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date: 18 October 2019

Abstract and Keywords

The emergence and development of children’s lie-telling is closely associated with their developing cognitive abilities. Telling a lie involves complicated cognitive functions including theory-of-mind understanding and executive functioning abilities. Recent research has found that lie-telling emerges in the preschool years and children’s abilities to maintain their lies improves with age. The current chapter reviews existing literature on the development of children’s lie-telling behavior and its relation to various aspects of children’s cognitive development. It covers the work of Lewis, Stanger, and Sullivan (1989), including the well-known guessing-game experiment, where the child is left alone with temptation and the instruction not to peek. Much of Talwar, Lee, et al.’s research into three-to-seven-year-old children’s lie-telling behavior is covered; and the interaction between these studies and Theory of Mind is emphasized; this is illuminated in the account of research using child subjects with Autism Spectrum Disorder.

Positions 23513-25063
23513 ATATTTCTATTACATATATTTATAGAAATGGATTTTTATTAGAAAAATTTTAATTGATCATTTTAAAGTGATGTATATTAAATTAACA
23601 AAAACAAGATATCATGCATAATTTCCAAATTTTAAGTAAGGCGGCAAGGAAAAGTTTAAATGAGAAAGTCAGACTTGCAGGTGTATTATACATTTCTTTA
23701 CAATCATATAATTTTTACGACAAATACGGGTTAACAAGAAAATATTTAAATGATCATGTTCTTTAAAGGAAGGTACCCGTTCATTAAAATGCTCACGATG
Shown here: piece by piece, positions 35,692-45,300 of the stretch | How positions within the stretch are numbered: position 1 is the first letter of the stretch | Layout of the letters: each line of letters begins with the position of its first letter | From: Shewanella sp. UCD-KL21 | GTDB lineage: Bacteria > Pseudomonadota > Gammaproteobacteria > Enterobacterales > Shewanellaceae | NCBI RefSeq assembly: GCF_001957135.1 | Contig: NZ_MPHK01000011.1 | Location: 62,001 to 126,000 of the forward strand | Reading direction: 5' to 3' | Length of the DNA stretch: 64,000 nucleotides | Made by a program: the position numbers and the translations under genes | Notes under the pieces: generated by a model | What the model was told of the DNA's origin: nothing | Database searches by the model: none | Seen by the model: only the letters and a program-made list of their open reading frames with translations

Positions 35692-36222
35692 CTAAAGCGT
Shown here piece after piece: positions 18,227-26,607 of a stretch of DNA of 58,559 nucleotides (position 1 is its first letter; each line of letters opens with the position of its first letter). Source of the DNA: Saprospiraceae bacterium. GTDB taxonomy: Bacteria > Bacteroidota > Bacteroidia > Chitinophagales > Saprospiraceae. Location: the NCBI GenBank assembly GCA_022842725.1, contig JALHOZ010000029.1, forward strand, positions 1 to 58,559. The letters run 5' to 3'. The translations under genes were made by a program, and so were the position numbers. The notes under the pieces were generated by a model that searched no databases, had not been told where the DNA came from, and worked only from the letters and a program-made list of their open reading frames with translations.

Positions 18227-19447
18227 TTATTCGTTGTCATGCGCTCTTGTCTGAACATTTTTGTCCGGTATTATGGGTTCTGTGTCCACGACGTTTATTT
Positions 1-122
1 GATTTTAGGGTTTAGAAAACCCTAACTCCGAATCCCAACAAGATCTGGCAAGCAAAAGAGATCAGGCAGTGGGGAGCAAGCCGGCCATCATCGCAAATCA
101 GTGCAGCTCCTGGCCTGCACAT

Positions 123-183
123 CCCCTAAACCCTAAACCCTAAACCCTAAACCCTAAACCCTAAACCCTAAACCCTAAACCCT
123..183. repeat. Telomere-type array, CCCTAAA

Keywords: lie-telling, deception, honesty, children, executive functioning, Theory of Mind, social-cognition

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